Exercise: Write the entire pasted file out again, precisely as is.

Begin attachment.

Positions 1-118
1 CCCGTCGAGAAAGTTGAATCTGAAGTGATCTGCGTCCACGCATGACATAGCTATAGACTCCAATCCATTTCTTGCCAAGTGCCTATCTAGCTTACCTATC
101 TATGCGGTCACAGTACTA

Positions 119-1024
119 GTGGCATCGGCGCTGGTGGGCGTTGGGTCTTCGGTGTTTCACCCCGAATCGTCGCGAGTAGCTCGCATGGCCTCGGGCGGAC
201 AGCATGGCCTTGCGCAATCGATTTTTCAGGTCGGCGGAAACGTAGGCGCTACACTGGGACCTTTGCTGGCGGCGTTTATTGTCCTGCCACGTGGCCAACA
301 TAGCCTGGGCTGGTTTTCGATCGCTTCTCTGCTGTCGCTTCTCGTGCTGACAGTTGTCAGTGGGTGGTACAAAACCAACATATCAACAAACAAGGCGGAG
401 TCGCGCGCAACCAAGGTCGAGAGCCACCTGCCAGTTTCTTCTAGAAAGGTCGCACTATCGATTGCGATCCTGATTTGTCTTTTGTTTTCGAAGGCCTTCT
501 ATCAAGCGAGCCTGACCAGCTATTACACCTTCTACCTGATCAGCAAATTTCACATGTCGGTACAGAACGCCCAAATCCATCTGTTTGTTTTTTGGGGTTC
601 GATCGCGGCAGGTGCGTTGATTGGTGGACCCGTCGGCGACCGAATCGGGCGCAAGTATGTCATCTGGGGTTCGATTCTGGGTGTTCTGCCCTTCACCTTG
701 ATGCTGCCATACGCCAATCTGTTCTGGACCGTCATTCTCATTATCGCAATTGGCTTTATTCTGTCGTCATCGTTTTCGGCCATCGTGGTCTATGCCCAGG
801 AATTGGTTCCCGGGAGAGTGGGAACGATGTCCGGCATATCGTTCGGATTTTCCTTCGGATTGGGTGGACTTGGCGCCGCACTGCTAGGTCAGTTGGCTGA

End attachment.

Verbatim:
Positions 1-118
1 CCCGTCGAGAAAGTTGAATCTGAAGTGATCTGCGTCCACGCATGACATAGCTATAGACTCCAATCCATTTCTTGCCAAGTGCCTATCTAGCTTACCTATC
101 TATGCGGTCACAGTACTA

Positions 119-1024
119 GTGGCATCGGCGCTGGTGGGCGTTGGGTCTTCGGTGTTTCACCCCGAATCGTCGCGAGTAGCTCGCATGGCCTCGGGCGGAC
201 AGCATGGCCTTGCGCAATCGATTTTTCAGGTCGGCGGAAACGTAGGCGCTACACTGGGACCTTTGCTGGCGGCGTTTATTGTCCTGCCACGTGGCCAACA
301 TAGCCTGGGCTGGTTTTCGATCGCTTCTCTGCTGTCGCTTCTCGTGCTGACAGTTGTCAGTGGGTGGTACAAAACCAACATATCAACAAACAAGGCGGAG
401 TCGCGCGCAACCAAGGTCGAGAGCCACCTGCCAGTTTCTTCTAGAAAGGTCGCACTATCGATTGCGATCCTGATTTGTCTTTTGTTTTCGAAGGCCTTCT
501 ATCAAGCGAGCCTGACCAGCTATTACACCTTCTACCTGATCAGCAAATTTCACATGTCGGTACAGAACGCCCAAATCCATCTGTTTGTTTTTTGGGGTTC
601 GATCGCGGCAGGTGCGTTGATTGGTGGACCCGTCGGCGACCGAATCGGGCGCAAGTATGTCATCTGGGGTTCGATTCTGGGTGTTCTGCCCTTCACCTTG
701 ATGCTGCCATACGCCAATCTGTTCTGGACCGTCATTCTCATTATCGCAATTGGCTTTATTCTGTCGTCATCGTTTTCGGCCATCGTGGTCTATGCCCAGG
801 AATTGGTTCCCGGGAGAGTGGGAACGATGTCCGGCATATCGTTCGGATTTTCCTTCGGATTGGGTGGACTTGGCGCCGCACTGCTAGGTCAGTTGGCTGA